These verses in I John are telling us there is a price to pay for fellowship with God. I’m not talking about the price Jesus already paid when He shed His blood and opened the way for us to come boldly to the throne of grace. I’m talking about the price of restraining the fleshly nature to speak against others in the body of Christ.
Restraining the tongue is part of walking in this divine kind of love, and it’s a big key to maintaining our fellowship with God and all the blessings that spring out of that fellowship (I Peter 3:10).
The Bible says love works no ill toward his neighbor (Romans 13:10). We work ill toward our brother if we repeat his faults or put him in a bad light in the eyes of others.

God Never Asked for Our Opinion

No man can have good fellowship with God if he’s doing harm to one of God’s children, any more than he can harm a man’s natural children and have great fellowship with that child’s parents. No man can talk critically or judgmentally of others in the body of Christ, including spiritual leaders, and have good fellowship with God. And, always remember, when a man is giving his opinion of another man—he’s judging him.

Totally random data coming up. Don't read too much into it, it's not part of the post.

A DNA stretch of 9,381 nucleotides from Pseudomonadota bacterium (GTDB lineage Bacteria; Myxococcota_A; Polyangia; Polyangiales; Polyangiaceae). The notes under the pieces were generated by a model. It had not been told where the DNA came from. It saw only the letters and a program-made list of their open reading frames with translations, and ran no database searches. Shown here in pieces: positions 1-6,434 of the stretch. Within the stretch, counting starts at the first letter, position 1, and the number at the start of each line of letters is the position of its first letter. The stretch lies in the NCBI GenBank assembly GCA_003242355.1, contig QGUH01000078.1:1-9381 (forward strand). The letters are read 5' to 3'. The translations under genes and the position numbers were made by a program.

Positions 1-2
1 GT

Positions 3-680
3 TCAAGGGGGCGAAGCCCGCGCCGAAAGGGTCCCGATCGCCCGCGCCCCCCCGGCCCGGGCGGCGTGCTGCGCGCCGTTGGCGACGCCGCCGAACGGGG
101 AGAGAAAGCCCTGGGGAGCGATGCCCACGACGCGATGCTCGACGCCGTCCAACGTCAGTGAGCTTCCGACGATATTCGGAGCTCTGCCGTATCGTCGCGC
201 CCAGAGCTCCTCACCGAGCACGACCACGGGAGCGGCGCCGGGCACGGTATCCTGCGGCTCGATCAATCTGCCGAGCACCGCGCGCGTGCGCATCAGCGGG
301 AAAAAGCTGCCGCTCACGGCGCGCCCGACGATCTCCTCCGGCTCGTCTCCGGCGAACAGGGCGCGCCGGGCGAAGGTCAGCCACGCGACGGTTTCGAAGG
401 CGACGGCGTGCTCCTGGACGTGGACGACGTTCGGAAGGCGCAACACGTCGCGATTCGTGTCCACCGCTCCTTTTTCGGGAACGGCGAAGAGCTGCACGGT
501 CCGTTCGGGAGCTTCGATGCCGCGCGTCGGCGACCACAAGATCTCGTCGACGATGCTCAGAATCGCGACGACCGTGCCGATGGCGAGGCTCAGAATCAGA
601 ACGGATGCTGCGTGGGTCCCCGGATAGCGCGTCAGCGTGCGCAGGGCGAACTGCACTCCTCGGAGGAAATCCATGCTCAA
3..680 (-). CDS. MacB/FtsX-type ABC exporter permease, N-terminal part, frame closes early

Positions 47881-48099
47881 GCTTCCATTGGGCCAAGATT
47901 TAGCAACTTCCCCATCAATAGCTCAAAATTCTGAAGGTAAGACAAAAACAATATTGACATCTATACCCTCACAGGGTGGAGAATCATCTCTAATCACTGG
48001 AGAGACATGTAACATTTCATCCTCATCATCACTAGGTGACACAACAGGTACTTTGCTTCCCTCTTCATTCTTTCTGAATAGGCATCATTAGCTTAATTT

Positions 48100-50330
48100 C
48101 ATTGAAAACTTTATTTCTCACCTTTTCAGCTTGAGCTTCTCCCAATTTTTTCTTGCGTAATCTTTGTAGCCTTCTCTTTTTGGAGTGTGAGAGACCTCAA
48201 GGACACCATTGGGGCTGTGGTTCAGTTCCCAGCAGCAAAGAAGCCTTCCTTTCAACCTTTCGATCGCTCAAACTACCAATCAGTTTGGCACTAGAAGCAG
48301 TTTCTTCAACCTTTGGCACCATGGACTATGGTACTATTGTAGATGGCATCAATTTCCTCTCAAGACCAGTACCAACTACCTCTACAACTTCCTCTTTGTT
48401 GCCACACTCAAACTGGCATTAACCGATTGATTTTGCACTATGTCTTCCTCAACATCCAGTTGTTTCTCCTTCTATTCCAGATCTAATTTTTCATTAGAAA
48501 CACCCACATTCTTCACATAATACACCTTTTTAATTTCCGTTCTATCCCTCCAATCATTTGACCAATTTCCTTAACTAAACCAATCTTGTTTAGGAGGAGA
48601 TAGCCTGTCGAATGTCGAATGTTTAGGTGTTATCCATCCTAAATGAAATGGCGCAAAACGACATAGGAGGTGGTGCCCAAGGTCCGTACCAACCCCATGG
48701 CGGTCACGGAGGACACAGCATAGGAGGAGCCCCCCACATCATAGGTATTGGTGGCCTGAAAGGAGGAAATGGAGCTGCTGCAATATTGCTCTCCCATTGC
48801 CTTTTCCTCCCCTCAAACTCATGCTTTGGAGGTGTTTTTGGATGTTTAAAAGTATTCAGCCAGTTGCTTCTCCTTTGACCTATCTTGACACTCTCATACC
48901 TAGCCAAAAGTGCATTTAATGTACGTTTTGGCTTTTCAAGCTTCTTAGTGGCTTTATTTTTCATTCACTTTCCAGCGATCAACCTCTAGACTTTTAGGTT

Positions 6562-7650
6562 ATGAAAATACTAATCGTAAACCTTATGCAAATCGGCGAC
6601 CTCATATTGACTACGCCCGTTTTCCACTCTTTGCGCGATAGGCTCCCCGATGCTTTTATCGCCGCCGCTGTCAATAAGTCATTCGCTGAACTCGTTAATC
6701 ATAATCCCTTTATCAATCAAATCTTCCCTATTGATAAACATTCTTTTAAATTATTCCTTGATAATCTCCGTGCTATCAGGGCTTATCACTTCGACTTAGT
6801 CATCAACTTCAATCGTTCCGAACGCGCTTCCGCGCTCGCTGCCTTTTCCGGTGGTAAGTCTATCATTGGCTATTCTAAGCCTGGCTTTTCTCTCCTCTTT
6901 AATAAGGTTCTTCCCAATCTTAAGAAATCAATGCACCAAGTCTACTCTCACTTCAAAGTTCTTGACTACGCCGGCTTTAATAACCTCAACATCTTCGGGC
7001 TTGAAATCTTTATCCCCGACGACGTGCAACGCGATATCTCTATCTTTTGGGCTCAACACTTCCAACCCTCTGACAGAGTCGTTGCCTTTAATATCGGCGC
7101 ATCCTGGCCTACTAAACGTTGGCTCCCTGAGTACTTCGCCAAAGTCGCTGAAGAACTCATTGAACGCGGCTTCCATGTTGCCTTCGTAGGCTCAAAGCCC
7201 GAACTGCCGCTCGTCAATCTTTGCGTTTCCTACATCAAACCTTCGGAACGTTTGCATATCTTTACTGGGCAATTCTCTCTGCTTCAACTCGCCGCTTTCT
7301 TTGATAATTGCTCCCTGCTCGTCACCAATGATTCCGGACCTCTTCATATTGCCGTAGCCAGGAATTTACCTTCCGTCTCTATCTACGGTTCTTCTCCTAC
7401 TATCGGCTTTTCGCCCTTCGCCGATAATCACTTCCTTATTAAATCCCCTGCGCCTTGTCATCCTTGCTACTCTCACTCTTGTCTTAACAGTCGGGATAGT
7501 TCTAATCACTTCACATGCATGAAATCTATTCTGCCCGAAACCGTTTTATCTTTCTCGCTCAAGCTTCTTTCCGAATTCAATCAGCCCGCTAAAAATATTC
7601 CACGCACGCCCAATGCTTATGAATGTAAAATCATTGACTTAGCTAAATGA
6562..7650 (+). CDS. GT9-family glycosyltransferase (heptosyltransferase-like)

We would do well to think deeply into the meaning of the question we have been asked in Romans 14:4, “Who art thou that judgest another man’s servant?”
Opinions are the thoughts of someone who has no authority in the matter he is opining about. There are many things that aren’t any of our business—they’re between that person and God. We would be wise to leave all men with God, since they won’t answer to us.